2003 SnoCore Tour
The four-band tag-team lineup is a full 360 degrees of the overtly fast and furious. This year Glassjaw occupies the headliner's slot, and will be taking no shorts from frenetic show openers Hot Water Music. Each band represents opposite ends of the cacophony half-pipe, like water for chocolate or a dirty bomb in the sole of your Nikes. There is a connection there (somewhere), and both bands seem to find beauty in the tempered brutality of sixth-generation punk rock. You know, the loud and proud crowd, forever looking down at the ground. Good gig to wear a protective cup, though preferably on the inside of your pants.
Most of us already know that Sparta is an absolutely amazing live spectacle. If you've been lucky enough to catch one of their performances, then you know where I'm going with this--they may just be one of the most amazing bands you'll ever see in your life. Truly aggressive catharsis, a saturated sheet of sonic dissonance and undiluted Big Muff/octave divider overkill--this is the signature Sparta sound. Rising from the scattered ashes of El Paso's At the Drive-In, the newer, more Afro-challenged group seriously knocked my socks off last year with the epic Wiretap Scars. Maybe you've seen them on MTV2, on the road opening up for Queens of the Stone Age or blowing up the spot on Conan. They're poised to elevate the electric guitar as a dangerous weapon of mass destruction.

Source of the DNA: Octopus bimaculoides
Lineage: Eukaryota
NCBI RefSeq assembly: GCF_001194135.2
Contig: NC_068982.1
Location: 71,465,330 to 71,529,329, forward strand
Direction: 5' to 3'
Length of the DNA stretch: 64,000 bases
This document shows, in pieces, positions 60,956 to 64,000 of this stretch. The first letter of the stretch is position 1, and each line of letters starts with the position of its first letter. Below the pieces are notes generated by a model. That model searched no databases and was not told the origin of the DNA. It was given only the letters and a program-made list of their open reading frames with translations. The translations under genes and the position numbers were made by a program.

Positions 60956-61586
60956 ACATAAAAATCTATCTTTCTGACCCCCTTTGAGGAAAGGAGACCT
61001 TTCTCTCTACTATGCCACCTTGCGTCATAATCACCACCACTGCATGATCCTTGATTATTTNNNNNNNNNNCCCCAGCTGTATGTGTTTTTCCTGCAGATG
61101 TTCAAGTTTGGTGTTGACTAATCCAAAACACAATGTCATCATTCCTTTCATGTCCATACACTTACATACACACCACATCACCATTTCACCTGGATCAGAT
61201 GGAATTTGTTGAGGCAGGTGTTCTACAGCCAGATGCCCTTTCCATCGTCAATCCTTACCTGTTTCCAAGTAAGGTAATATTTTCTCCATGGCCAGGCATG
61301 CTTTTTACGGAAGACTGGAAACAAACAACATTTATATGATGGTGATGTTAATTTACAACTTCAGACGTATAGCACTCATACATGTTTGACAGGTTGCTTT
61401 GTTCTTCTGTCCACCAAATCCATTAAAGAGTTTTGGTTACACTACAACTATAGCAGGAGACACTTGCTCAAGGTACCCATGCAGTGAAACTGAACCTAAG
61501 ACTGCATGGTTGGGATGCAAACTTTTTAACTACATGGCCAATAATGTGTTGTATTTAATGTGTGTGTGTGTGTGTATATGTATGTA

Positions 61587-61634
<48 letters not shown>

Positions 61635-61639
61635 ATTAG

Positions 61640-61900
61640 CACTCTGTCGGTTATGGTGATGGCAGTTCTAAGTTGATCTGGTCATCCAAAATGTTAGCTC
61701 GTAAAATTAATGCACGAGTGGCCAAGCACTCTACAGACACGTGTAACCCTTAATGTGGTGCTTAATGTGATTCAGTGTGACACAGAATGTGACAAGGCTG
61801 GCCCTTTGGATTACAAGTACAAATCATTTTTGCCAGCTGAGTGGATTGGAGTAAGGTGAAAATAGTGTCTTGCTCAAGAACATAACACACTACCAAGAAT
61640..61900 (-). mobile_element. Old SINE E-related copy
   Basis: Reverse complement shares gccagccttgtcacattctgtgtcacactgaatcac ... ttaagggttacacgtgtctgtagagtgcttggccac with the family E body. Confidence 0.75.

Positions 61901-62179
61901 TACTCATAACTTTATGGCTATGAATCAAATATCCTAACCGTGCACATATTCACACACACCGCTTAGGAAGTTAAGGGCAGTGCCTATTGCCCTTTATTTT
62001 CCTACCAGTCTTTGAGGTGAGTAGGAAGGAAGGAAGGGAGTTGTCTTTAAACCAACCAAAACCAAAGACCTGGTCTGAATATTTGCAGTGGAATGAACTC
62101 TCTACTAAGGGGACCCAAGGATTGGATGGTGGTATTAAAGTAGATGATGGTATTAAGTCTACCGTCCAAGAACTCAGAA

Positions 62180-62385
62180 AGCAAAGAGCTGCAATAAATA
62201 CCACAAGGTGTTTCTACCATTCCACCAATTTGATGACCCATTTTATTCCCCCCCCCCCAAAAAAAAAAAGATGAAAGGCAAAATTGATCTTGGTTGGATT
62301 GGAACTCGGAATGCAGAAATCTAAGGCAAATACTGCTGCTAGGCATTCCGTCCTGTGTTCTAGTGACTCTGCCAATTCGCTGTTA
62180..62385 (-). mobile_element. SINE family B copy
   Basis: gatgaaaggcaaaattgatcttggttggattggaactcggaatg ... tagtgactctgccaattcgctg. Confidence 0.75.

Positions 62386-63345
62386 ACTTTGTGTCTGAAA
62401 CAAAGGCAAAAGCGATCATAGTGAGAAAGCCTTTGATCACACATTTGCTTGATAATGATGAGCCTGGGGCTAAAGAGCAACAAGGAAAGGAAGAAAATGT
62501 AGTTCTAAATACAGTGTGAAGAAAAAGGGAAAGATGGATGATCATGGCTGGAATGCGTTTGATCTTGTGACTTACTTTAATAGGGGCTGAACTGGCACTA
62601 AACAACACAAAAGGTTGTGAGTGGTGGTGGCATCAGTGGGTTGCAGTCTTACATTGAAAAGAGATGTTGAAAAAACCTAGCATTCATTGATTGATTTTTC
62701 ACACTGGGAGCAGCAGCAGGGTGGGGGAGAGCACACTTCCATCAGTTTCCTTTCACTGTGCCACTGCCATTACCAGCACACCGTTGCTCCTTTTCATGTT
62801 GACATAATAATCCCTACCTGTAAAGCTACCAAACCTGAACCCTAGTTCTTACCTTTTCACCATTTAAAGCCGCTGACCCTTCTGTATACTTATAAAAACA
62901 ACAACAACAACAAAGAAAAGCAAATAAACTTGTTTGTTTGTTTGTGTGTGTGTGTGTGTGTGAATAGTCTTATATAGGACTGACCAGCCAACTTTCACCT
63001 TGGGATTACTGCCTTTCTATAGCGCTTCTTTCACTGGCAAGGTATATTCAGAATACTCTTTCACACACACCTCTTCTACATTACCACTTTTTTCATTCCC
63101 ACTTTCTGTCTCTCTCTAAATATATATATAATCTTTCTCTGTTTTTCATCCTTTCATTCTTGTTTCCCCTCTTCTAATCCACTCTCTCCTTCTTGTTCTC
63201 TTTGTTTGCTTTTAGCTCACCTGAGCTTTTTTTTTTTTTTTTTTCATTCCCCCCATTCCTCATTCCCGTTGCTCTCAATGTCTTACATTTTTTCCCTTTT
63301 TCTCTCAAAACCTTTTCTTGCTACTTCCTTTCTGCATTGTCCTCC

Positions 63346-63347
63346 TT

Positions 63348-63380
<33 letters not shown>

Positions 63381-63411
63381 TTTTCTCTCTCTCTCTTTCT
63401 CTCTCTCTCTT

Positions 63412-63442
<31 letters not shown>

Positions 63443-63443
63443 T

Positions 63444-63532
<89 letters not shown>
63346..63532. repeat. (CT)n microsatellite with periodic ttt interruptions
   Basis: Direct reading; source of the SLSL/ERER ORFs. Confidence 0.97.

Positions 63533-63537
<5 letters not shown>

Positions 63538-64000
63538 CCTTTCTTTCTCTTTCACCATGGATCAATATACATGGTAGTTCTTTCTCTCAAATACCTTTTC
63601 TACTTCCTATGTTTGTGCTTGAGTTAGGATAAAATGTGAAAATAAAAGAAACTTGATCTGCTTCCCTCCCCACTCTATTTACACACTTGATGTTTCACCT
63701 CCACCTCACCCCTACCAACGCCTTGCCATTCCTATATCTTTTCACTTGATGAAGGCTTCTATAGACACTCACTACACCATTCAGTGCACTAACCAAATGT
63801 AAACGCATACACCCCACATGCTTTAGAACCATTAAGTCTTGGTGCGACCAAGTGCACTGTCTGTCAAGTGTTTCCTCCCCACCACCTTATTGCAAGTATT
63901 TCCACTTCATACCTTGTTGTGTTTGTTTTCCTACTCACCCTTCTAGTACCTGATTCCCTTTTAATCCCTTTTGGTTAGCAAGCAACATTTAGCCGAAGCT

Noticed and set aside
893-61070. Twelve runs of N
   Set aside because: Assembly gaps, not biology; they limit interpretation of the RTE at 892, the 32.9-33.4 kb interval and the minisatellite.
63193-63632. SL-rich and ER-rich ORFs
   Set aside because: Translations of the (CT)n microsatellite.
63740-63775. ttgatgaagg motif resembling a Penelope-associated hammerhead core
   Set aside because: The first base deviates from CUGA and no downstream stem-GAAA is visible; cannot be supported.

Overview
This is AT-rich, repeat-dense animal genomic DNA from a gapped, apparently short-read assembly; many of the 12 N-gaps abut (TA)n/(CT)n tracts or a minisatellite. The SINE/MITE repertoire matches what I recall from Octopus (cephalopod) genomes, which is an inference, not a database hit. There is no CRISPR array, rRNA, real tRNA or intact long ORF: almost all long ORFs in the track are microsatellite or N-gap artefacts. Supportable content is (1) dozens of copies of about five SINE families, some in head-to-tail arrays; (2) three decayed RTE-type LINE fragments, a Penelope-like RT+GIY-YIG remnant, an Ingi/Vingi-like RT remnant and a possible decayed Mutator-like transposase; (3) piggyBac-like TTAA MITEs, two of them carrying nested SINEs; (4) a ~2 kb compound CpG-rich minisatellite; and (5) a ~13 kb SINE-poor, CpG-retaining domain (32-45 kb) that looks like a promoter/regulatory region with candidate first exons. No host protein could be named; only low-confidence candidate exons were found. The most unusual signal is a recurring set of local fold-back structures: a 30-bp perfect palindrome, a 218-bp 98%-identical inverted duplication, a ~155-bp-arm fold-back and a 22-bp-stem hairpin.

The sleeper here is the ethereal Northern California quartet Dredg. Now these guys are really onto something cool. Their album El Cielo is an aural cinematic equiv, complete with a creepy linear lyrical thread that exists as a musical case study for epilepsy, sleep hypnosis, panic attacks and temporary manic psychosis. Aesthetically picking up where New York's Skeleton Key once left off, the group's musical arrangements provide perfect headphone music for snowplow counterculture. Bandleader Gavin Hayes' vocals consistently present a disturbingly weird counterpoint to the occasional bits of "found" dialogue and extraneous sound. (The new disc was produced by Ron St. Germain, who produced the Buck Pets debut and Bad Brains' I Against I.) Anyway, I can't stop listening to this record. Each pass reveals a new layer of text, texture or noise that seemingly wasn't there the first time I heard it. It's the gift that keeps on giving.
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